Big box store paints have appealing advantages to the average homeowner. Yes, it is convenient to have all the items you need in one store. At approximately $30-$40 per gallon for a supposedly top tier paint, the prices are competitive without question. But on closer inspection, this deal is probably not so great. I would like to point out at this time that many people, couldn’t careless about the quality of paint on their walls. I think this is the case for good reason….who is really going to notice it? It’s a fair question. A better question is “Is someone else going to notice it?”. It is curious characteristic of human nature that we only notice how bad something is when someone else points it out to you. If you prefer your bliss, read another article. If you to take bite of fruit from the paint tree of knowledge, read on. Disclaimer: painted fruit tastes funny, and is harmful to your health. Don’t bite it. They belong on fridges pained by your niece or art by Paul Cézanne.
The one coat solution. Why paint twice when you can paint only once?
It is appealing for sure. Who in their right mind would choose to paint a room twice when you could do it once? Honestly those people are suckers. You could easily make fun of them for being out of touch with the latest paint technology. “You paint a room like my grandparents, with lead!”. Our culture is fixated on performing tasks faster whatever they may be. The tag line goes something like “would you rather spend more quality time with your kids than painting?”. It’s a fair point. Can we really paint walls with only one coat, when we can paint it with two?. Somewhere the idea was lost that maybe painting a room with your kids is better than for your kids. Lets focus on the paint facts instead on what is ideally right. If one coat is better that’s fine. So let’s see if it is actually possible.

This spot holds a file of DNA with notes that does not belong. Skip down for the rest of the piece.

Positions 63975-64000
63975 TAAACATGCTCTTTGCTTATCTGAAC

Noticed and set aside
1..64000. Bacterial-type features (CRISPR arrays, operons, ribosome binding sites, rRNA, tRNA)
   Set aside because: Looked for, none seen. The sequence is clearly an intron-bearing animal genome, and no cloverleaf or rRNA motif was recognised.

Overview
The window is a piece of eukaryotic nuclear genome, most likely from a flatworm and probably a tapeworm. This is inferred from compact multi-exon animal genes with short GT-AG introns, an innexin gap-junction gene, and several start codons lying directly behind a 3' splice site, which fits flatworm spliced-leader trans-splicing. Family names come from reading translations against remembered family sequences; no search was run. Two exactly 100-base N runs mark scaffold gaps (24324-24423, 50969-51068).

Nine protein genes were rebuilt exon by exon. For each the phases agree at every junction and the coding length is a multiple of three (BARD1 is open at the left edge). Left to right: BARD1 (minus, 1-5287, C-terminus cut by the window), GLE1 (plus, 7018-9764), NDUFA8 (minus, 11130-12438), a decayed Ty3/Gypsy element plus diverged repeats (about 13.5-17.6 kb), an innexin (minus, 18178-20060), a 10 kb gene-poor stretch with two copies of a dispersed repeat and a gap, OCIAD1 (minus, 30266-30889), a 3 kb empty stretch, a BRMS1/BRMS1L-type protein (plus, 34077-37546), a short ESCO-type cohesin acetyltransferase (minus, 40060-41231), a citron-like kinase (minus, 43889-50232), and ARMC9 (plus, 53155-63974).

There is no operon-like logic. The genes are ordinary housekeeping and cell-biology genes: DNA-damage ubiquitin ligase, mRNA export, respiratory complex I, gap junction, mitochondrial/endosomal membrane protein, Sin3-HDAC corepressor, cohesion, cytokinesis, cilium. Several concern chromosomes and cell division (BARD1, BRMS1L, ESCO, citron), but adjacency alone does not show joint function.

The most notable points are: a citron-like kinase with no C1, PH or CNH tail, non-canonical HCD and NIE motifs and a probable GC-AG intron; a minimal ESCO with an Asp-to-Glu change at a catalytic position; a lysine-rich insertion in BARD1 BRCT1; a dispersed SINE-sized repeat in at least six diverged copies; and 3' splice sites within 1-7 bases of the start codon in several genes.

Here is the truth, paint, such as it is and how it is applied on walls today, with rollers, brushing and spraying will never…ever…be able to be applied effectively in one coat. This has nothing to do with the chemical composition of the paint formula at all. It has to do about the laws of physics, and the maximum thickness possible for one layer of paint before it gets too thick, and starts dripping off the wall.
Every wall you are going to paint has a texture that is not smooth as enamel or paint on car. It is rough in texture, and has many crests and valleys. This is a normal texture for a wall. Below is a standard wall up close. You can see the texture, and notice when a light is pointed almost parallel to the wall, the contrast is increased and you can really see the crests and valleys.
This texture is even created on new drywall when the first coat of primer is applied. Lets take a look at the existing conditions. The following pictures is what the paint looks like if we look at the thickness of the materials only. We will view a section through the wall in plan view (birds eye). Notice that the tan/yellow coloured paint has crests and valleys like the previous picture.